Ahimsa Yoga - The Practice of Self-regulation

Ahimsa, which is more commonly known as "nonviolence" but more essentially transposed from Sanskrit as "absence of injury," is an ancient concept that has its roots in the Vedas. The Vedas are a collection of Indian religious and philosophical writings that date as far down as 1900 BCE, which is about 4,000 years ago.

The Vedas, which roughly translates to "divine knowledge," was originally an oral tradition that was handed down from generation to generation for hundreds of years. They were not credited to any particular author. A wise man named Vyasa was the one responsible for eventually compiling and writing down in Sanskrit the four Vedas that went on to become the Bhagavad Gita.

It is stated that another wise man named Patanjali studied these Vedic books and wrote what is now known as the Yoga Sutra. This literature serves as the foundation for the eight limbs of traditional yoga.

Ahimsa - Non-violence

Ahimsa - Non-violence

Ahimsa is translated as "non-injury." The practice of nonviolence is seen by Jains as the most important responsibility that belongs to everyone. It is a necessary prerequisite for achieving the ultimate aim of Jainism, which is to be freed from the endless cycle of reincarnation.

According to Jainism, any action on the part of a person that directly or indirectly encourages the killing or injury of another is considered violence, which results in negative karma. Ahimsa is practiced to avoid the accrual of negative karma in whatever form.

Jains, Hindus, and Buddhists all strive for the same objective, but Jains take a more all-encompassing approach to achieve it. Their lives are shaped by the meticulous and exhaustive manner in which they apply nonviolence to day-to-day activities and the food they eat; this trait is the single most significant indicator of Jain identity.

Ahimsa Yama

Ahimsa Yama

Ahimsa is one of the eight limbs defined as yama, which are practices of self-regulation aimed to liberate us from being captives of our human desires. Ahimsa is included in the first of these yama activities.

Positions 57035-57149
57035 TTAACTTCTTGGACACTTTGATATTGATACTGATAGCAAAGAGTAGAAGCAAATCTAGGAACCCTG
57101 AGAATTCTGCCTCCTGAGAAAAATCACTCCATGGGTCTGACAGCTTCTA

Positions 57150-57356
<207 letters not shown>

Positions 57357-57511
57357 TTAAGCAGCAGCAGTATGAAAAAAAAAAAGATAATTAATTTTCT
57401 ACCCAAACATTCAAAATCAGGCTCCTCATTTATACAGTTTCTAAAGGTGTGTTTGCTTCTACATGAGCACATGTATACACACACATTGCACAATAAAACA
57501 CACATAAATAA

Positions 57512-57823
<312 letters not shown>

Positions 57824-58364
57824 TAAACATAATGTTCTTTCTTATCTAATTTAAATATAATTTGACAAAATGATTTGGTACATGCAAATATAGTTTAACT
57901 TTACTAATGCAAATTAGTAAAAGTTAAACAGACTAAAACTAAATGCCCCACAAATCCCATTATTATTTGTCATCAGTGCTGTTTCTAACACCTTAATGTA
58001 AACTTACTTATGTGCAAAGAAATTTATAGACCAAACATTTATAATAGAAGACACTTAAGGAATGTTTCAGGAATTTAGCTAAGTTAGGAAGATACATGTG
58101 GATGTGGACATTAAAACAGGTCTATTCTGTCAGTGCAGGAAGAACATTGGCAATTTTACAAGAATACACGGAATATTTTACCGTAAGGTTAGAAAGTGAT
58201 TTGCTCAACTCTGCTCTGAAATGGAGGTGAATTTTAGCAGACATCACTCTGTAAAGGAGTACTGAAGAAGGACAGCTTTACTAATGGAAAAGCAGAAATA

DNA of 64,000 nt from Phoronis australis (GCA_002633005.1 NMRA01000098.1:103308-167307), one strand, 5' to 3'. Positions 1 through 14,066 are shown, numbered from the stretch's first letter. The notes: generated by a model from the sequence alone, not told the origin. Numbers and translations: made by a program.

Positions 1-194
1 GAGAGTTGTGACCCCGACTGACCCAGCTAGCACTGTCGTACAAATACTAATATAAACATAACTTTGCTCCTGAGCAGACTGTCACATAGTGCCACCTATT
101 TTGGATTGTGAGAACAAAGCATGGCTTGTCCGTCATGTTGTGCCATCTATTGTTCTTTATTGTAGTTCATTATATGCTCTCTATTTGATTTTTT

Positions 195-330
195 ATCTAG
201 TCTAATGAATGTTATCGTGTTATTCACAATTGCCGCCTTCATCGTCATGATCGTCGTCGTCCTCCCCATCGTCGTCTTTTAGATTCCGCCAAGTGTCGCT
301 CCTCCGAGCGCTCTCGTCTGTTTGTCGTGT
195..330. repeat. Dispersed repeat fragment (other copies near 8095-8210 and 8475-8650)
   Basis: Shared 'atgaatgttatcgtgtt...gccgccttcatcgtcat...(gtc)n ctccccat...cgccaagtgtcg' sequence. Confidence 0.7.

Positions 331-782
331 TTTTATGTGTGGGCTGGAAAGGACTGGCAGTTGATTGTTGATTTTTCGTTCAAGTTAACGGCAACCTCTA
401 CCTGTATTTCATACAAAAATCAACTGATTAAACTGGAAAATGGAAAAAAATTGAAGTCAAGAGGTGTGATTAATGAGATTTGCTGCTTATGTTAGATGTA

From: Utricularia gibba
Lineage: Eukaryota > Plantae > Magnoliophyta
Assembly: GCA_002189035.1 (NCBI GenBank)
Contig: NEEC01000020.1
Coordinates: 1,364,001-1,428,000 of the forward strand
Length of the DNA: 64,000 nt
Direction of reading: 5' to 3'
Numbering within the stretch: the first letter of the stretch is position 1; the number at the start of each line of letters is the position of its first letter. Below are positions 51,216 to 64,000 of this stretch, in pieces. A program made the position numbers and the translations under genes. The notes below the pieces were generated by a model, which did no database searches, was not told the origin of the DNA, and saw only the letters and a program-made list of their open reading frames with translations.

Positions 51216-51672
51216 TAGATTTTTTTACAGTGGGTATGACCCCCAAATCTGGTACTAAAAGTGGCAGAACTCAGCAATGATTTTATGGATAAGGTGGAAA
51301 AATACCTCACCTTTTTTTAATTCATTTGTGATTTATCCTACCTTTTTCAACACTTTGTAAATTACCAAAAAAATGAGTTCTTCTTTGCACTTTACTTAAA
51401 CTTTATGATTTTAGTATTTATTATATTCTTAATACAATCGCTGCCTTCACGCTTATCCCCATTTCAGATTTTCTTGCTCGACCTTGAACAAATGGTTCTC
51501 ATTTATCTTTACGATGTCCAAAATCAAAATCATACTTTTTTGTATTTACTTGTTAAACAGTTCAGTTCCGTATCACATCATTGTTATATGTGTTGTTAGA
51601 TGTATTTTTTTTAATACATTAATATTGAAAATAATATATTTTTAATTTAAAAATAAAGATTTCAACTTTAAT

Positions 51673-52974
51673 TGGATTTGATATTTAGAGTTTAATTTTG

The Yama practices can be seen as purification rituals for our thoughts, bodies, and spirits, and they make it possible for us to lead lives that are more conscious and emancipated. Ahimsa is a key principle of Buddhism, Jainism, and Hinduism, in addition to serving as a yama in yoga. Jainism also considers it to be an essential component of their religion.

Ahimsa is a moral and ethical principle that yogis aim to uphold as one of the five yamas. In a nutshell, ahimsa is the idea that violence is never justified.

At first glance, the idea of violence towards another person is usually what comes to mind, so it would be easy to assume that we have this figured out. The whole scope of ahimsa, as well as its importance and, at times, difficulty, become apparent upon closer inspection.

Beyond the physical postures that help us feel good and stay grounded, the guiding idea of ahimsa emerges as we learn more about yoga.

Ahimsa - The Non-violent Yoga

Ahimsa - The Non-violent Yoga

While our physical exercise regime doesn't advance as rapidly as we'd like, it's easy for everyone, from total amateurs to the most skilled yogi, to feel upset. By keeping Ahimsa in mind during our yoga practice, we can let go of self-criticism and learn to love and accept our bodies as they are right now, strengths and flexibility included.

Here, non-violence in the material sense implies not pushing oneself to the point of harm. We challenge ourselves to grow, leaning into the unknown even if it's terrifying, but we never harm ourselves in the process.

When we release our rigid beliefs about what we should be able to accomplish and refrain from belittling ourselves in our minds, our bodies respond by cooperating with us rather than fighting against us. Allowing the body to be a means to an end, rather than a barrier, is something we can do.

As we learn to honor our limits and tune into our bodies, we can turn this into a practice that can last for the long haul and help us grow as people.